With Gareth Southgate's side in need of upgrades in defence and midfield, these are the changes that we would make to the next England squad.
Kyle Walker -> Aaron Wan-Bissaka
In his five-year stint as an England regular, Walker’s stock has never been lower.
The Manchester City defender was regularly caught out of position against the Netherlands in the Nations League semi-final, a trait that also irritated Pep Guardiola this season, while his attacking contribution was shown up by Trent Alexander-Arnold in the third-place play-off.
But Walker would still be a guaranteed squad member were competition for England’s right-back spot not tougher than in any other position.
Alexander-Arnold must now be first choice, and Wan-Bissaka – linked with moves to the vast majority of the Premier League’s top six after a barnstorming 2018/19 season – is ready to take his place in the 23.
Eric Dier -> Harry Winks
England’s sloppiness in playing out from the back against the Netherlands stemmed from the lack of options in midfield, and – though he didn’t start that game – replacing Dier is the first of several changes that should be made to solve that long-term issue.
It is hard to remember the last time he played really well. His 2018/19 season was interrupted by injury, but it is telling that where he was once Mauricio Pochettino’s trusted lieutenant on the pitch, he hasn’t started three consecutive Spurs matches since December.
In his place, Gareth Southgate must turn to club team-mate Winks , who – while no Frenkie de Jong or Luka Modric – is the Englishman most capable of running the game from the base of midfield.
Not that Southgate needs telling. His assistant Steve Holland said last week that Winks “is a player we have been waiting for in that position – had he been fit, he would have been in the squad 100 per cent”.
Fabian Delph -> Jack Grealish
These two briefly played together for Aston Villa in 2015, but four years on from Delph’s move to Manchester City he looks sure to be overtaken by his former team-mate.
Unlike Delph, Grealish’s skillset – excellent close control, dribbling and incisive passing – matches perfectly what England require from their midfielders at Euro 2020 .
The 23-year-old ranked fourth for key passes and fifth for dribbles in the Championship last season, one of only two players to rank in the top 10 for both. That he was fouled 4.7 times per game, with Dan James second on just 2.7, is evidence of his technical ability.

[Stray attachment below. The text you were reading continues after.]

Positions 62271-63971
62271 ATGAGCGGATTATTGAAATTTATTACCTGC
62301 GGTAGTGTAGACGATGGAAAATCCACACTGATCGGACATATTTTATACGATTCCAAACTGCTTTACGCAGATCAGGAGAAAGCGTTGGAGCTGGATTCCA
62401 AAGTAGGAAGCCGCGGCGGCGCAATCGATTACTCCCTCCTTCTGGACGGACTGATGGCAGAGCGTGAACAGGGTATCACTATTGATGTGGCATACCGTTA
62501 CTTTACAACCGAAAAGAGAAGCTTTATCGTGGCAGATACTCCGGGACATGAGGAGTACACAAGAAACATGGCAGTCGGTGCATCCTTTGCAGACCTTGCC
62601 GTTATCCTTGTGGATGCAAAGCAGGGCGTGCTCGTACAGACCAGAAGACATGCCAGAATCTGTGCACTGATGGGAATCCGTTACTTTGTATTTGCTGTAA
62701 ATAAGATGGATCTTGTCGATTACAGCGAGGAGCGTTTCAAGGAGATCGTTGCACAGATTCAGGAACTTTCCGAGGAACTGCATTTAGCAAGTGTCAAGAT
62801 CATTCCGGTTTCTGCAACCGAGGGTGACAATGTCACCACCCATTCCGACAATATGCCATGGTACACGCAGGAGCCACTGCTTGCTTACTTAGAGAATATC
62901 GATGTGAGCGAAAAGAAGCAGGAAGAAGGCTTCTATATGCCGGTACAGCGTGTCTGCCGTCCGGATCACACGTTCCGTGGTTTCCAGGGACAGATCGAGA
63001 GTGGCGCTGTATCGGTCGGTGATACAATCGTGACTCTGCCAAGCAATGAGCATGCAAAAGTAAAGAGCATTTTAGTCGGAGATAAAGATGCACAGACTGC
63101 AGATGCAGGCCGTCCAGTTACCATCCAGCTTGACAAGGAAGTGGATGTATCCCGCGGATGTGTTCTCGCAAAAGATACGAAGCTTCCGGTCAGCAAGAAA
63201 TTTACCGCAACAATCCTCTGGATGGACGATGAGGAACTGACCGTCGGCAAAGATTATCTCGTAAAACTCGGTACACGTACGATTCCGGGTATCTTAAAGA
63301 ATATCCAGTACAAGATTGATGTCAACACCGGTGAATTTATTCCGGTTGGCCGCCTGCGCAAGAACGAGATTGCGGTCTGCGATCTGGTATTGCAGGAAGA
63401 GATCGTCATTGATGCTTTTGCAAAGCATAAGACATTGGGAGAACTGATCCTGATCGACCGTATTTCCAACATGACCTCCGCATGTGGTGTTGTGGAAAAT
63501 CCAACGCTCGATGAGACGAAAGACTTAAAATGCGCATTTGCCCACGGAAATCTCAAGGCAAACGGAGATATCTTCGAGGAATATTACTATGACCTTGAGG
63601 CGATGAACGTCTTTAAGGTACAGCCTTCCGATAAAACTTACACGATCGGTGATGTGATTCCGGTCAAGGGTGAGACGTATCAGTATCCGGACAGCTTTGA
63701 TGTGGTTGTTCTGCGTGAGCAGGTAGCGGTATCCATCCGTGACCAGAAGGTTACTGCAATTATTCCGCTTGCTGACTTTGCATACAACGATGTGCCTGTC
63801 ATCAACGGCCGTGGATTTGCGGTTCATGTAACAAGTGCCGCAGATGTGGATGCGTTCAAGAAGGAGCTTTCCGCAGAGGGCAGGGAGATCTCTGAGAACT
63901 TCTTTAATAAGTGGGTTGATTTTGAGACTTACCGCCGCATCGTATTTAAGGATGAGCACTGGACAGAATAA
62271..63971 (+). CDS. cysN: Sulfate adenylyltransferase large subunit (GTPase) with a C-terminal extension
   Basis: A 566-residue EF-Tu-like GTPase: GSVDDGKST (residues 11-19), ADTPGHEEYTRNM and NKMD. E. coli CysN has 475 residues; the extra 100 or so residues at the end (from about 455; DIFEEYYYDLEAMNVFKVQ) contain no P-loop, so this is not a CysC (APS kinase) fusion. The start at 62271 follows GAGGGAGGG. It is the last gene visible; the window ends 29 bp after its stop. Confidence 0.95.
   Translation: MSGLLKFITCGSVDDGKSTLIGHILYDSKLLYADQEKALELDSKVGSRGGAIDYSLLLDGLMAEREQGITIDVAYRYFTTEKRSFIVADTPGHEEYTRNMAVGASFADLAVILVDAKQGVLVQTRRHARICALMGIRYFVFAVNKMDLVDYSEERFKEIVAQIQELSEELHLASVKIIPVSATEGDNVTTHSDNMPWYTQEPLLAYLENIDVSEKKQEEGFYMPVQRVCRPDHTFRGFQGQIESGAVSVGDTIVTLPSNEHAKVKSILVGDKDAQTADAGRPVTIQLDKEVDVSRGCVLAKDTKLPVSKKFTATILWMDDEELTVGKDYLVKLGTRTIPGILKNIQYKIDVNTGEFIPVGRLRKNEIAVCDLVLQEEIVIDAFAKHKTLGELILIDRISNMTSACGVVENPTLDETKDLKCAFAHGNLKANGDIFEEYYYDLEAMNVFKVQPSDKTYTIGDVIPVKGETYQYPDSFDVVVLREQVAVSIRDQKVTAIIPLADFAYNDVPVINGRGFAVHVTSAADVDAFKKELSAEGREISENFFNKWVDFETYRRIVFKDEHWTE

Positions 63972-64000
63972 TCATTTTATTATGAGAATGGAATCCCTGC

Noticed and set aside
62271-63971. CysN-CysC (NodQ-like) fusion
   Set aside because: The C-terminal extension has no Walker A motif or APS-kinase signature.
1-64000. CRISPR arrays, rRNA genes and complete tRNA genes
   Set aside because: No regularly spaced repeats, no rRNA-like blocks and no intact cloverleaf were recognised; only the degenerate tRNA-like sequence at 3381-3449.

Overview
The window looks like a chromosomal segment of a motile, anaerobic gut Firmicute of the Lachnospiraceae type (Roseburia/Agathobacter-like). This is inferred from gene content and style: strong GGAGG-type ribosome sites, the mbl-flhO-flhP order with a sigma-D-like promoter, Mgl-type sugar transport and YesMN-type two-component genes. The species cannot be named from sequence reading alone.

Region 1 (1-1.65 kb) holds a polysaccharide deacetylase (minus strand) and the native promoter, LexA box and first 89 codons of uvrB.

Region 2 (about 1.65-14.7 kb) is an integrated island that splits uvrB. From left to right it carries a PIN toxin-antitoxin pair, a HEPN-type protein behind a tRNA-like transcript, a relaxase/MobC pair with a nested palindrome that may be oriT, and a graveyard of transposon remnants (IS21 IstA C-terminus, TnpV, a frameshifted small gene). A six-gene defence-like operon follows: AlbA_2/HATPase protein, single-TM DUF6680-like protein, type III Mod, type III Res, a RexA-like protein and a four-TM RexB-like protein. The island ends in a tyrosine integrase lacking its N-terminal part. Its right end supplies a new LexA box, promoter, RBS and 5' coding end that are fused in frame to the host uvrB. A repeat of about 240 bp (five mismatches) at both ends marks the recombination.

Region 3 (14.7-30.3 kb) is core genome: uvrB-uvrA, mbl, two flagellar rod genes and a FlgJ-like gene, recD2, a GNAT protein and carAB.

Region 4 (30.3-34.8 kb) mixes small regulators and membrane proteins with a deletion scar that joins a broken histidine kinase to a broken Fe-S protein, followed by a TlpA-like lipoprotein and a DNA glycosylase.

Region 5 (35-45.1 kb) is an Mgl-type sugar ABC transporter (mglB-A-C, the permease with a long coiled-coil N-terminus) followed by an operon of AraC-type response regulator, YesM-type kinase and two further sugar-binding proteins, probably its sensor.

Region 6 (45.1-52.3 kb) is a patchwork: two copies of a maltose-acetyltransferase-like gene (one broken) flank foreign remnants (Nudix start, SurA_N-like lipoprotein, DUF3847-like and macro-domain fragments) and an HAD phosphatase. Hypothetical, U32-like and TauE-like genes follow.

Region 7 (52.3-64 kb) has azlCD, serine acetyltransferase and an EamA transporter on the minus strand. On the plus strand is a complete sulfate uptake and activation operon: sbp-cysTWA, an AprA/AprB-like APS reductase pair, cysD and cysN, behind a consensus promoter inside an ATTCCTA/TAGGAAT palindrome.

Delph is one of five players in Southgate’s ‘leadership group’, and a popular member of the dressing room, but that isn’t enough to save him.
Dele Alli -> James Maddison
In truth, Dele is probably too good not to rediscover his best form ahead of Euro 2020, but right now he is the most vulnerable to Maddison , who must be picked.
The 22-year-old has presumably only been missing out on senior squads in order to take part in the Under-21 European Championships.
He created more chances than any other Premier League player last term, while ranking top for xA of all Englishmen. Like Winks and Grealish, he is more comfortable in possession than any of England’s midfielders in Portugal in the last week.
Dele’s tally of goals and assists in competitive England games in the last 18 months stands at one – an unfavourable comparison.
Jesse Lingard -> Phil Foden
Foden completes our midfield revolution.
He may not have played many Premier League minutes, and may not be in line for many more until David Silva leaves Manchester City, but England are in no position to be fussy.
The 19-year-old is the only City player to rank in the top four for key passes and dribbles per Premier League minute last season, and it would seem a waste to discard a midfielder receiving daily tuition from Pep Guardiola in exactly the characteristics England need.
Dropping Lingard – who scored in back-to-back England matches in November – feels harsh, but England mustn’t be afraid to make big calls.
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